About Careers MedBlog Contact us

Novel Immune Cell Appears to Block the Progress of Melanoma

by Bidita Debnath on April 13, 2016 at 1:10 AM
Font : A-A+

 Novel Immune Cell Appears to Block the Progress of Melanoma

Macrophages found within tumors are typically seen as promoting cancer growth, for example, by helping form new blood vessels which deliver nutrients to tumor cells.

Researchers at Massachusetts General Hospital (MGH) have identified a type of immune cell that appears to block the progress of melanoma and other cancers in animal models. These subcapsular sinus (SCS) macrophages form a protective coating around lymph nodes, preventing the entry of tiny structures that transport bits of tumor tissue and help the cancer to grow and spread. However, the SCS macrophage barrier appears to be temporary, as it breaks down as the tumor progresses and in response to some cancer treatment drugs.


Mikael Pittet, PhD, of the MGH Center for Systems Biology, led the study appearing in the April issue of Science. "My lab studies how tumors communicate with the immune system in the entire body, and we became particularly interested in knowing whether tumors also interact with macrophages that reside away from the tumor."

One potential means by which molecular signals could be transferred from tumors to immune cells are tiny membrane-bound compartments called tumor-derived extracellular vesicles (tEVs), which are known to bind to and activate many different cell types. Measuring tEV levels can be used to predict treatment response and survival, but assessing the impact of tEVs in living animals has been difficult. The MGH team combined genetic and imaging approaches in a novel way to track tEVs and their targets.

In mice carrying tumor cells genetically modified to produce tEVs with a light-emitting marker, the researchers confirmed that tEVs can exit tumors and travel throughout the body and found they were most highly concentrated in nearby lymph nodes to which they are transported via lymphatic vessels. In another group of mice with melanomas carrying different reporter proteins, the team found that tEVs primarily interact with SCS macrophages, which form a layer directly within the fibrous capsule surrounding lymph nodes.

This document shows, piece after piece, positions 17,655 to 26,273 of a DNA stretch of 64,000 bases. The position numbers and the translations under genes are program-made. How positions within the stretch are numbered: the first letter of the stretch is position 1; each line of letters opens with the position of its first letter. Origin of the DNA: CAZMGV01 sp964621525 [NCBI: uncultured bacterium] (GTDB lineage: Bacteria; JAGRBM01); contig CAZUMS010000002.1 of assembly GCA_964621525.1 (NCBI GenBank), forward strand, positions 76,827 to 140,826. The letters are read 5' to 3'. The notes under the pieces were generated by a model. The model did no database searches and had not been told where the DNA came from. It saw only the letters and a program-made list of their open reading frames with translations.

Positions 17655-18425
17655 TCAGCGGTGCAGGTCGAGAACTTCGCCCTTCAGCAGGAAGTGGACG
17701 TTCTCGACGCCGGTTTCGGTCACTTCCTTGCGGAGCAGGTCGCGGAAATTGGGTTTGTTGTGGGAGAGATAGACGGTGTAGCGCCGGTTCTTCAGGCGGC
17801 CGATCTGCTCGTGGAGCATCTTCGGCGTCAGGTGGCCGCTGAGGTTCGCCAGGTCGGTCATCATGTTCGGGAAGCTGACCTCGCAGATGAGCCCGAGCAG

To determine whether this observation in mice was relevant to human disease, the investigators examined cancer-free sentinel lymph nodes - those closest to the tumor to which it would be expected to spread first -- from 13 melanoma patients. Although the nodes themselves were confirmed to be melanoma-free, melanoma-derived material was found in SCS macrophages surrounding nodes from 90 percent of the patients. The presence of tumor-derived material in those macrophages did not reflect how far the primary tumor had progressed.

Further experiments found that SCS macrophages act as tumor suppressors in two mouse models of melanoma and in a lung cancer model. This is in marked contrast to macrophages within tumors, which typically promote cancer. While the current study showed that SCS macrophages suppress cancer by limiting the spread of tEVs, the density of SCS macrophages around lymph nodes begins to decrease as tumors grow. Treatment with chemotherapy and immune therapy drugs was also found to disrupt the SCS macrophage barrier. Once tEVs enter the lymph nodes, they bind to B cells, which produce antibodies that accelerate tumor growth.

An associate professor of Radiology at Harvard Medical School, Pittet says, "Since there currently is interest in developing therapies that deplete tumor-promoting macrophages within tumors, it could be useful to determine whether these treatments also affect protective SCS macrophages. The best outcome would probably be getting rid of the tumor-promoting activities of macrophages within tumors while preserving the tumor-suppressing activities of SCS macrophages. It also would be useful to determine whether SCS macrophages can be strengthened to prevent delivery of tEVs into the lymph nodes and to better understand how tEV-activated B cells promote cancer growth."

Source: Eurekalert

News A-Z
What's New on Medindia
World Disability Day 2022 - The Role of Innovative Transformation
Diet and Oral Health: The Sugary Connection May Become Sour
World AIDS Day 2022 - Equalize!
View all
Recommended Reading
News Archive
News Category

Medindia Newsletters Subscribe to our Free Newsletters!
Terms & Conditions and Privacy Policy.

More News on:
Parkinsons Disease Surgical Treatment Ultra-Violet Radiation Myasthenia Gravis Melanoma 

Most Popular on Medindia

Hearing Loss Calculator Vent Forte (Theophylline) Pregnancy Confirmation Calculator Blood Donation - Recipients Calculate Ideal Weight for Infants The Essence of Yoga Noscaphene (Noscapine) Find a Hospital Accident and Trauma Care Sinopril (2mg) (Lacidipine)
This site uses cookies to deliver our services.By using our site, you acknowledge that you have read and understand our Cookie Policy, Privacy Policy, and our Terms of Use  Ok, Got it. Close

Novel Immune Cell Appears to Block the Progress of Melanoma Personalised Printable Document (PDF)

Please complete this form and we'll send you a personalised information that is requested

You may use this for your own reference or forward it to your friends.

Please use the information prudently. If you are not a medical doctor please remember to consult your healthcare provider as this information is not a substitute for professional advice.

Name *

Email Address *

Country *

Areas of Interests